By Sujith Pai
BENGALURU (Reuters) – Malaysia’s central bank will deliver its fifth consecutive quarter percentage point hike on Thursday in its effort to keep high inflation under check and provide support to a struggling currency, a Reuters poll found.
Bank Negara Malaysia (BNM) became in May last year one of the first Asian central banks to hike rates in the current cycle and has added a cumulative 100 basis points. But it has largely failed to tame rising inflation, which was at 4.0% in November.
Median forecasts in the poll showed inflation to average 3.0% this year, an upgrade from the 2.8% predicted in October.
Despite the slower pace of tightening compared to its peers, the BNM’s governor, Tan Sri Nor Shamsiah binti Mohd Yunus, recently said its decisions would depend on evolving conditions and their implication on the outlook for growth and inflation.
All but one of 27 economists in the Jan. 10-16 Reuters poll forecast the central bank to hike its overnight policy rate to 3.00%, where it was before the pandemic, at its meeting on Jan. 19. Only one expected no change.
“Even though headline inflation has come off its peak, Bank Negara Malaysia is unlikely to lower its guard any time soon. Inflation still remains elevated by historical standards and core inflation has not shown any signs of moderation,” noted Khoon Goh, head of Asia research at ANZ.
“The slower pace of rate hikes by the U.S. Fed has supported the ringgit, but there may be downward pressure via the trade channel due to expected weakness in global demand.”
Malaysia’s ringgit, down over 5% last year and expected by a recent Reuters poll to fall another 4.0% against the dollar over the next three months, was also likely to keep the BNM on its toes as a weaker currency imports higher inflation.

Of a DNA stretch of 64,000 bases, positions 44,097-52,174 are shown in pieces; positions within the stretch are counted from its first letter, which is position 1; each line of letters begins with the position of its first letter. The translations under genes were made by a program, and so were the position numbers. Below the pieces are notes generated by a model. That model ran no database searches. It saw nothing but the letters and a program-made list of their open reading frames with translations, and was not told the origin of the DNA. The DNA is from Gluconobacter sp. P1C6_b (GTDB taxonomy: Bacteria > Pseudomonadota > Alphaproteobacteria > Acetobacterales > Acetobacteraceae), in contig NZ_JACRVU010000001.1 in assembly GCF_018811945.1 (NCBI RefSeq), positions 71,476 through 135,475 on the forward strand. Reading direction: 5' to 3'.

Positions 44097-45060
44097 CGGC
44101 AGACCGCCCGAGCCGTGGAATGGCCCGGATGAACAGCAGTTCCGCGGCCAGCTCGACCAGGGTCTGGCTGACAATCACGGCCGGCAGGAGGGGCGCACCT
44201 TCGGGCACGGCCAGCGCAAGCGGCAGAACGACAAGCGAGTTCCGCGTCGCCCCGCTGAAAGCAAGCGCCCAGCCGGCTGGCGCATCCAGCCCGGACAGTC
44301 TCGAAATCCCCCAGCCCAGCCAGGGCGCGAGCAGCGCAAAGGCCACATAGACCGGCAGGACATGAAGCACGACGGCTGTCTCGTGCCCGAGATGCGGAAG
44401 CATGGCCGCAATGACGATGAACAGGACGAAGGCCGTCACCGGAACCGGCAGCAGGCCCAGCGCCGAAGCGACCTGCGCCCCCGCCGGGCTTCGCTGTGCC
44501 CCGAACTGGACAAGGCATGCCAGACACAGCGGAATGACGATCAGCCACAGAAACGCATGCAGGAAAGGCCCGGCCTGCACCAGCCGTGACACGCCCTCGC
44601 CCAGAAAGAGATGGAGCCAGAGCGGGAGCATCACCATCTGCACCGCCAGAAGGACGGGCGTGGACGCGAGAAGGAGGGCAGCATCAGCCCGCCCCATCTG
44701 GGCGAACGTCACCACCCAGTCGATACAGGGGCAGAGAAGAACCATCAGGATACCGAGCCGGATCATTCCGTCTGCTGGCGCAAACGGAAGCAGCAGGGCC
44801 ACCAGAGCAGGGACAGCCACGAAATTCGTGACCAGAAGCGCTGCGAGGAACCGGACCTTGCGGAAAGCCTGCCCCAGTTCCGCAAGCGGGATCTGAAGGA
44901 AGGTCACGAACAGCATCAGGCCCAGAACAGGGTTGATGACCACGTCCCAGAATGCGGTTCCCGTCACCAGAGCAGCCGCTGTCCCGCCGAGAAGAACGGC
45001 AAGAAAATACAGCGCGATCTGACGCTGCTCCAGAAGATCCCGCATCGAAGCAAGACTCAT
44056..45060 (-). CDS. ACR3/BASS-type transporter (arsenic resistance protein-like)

While a slim majority of respondents, 13 of 24, expected rates to still be 3.00% at end-March, 10 of them had a 3.25% forecast.
Nearly 60% of economists, 14 of 24, expected rates to reach 3.25% or above by end-June, a quarter point higher from a November poll. They were then forecast to stay there for the remainder of the year.
But economists were split on where rates would be this year, in a 2.75%-3.50% range.
A net exporter of oil, Malaysia’s growth outlook is clouded by a slowdown in China – the country’s largest trading partner – and the rest of the world.
The economy was expected to grow 4.0% this year and 4.5% in 2024, in line with the government’s projection of 4.0%-5.0%.
(For other stories from the Reuters global long-term economic outlook polls package:)
(Reporting by Sujith Pai; Polling by Veronica Khongwir and Madhumita Gokhale; Editing by Hari Kishan, Jonathan Cable and Bernadette Baum)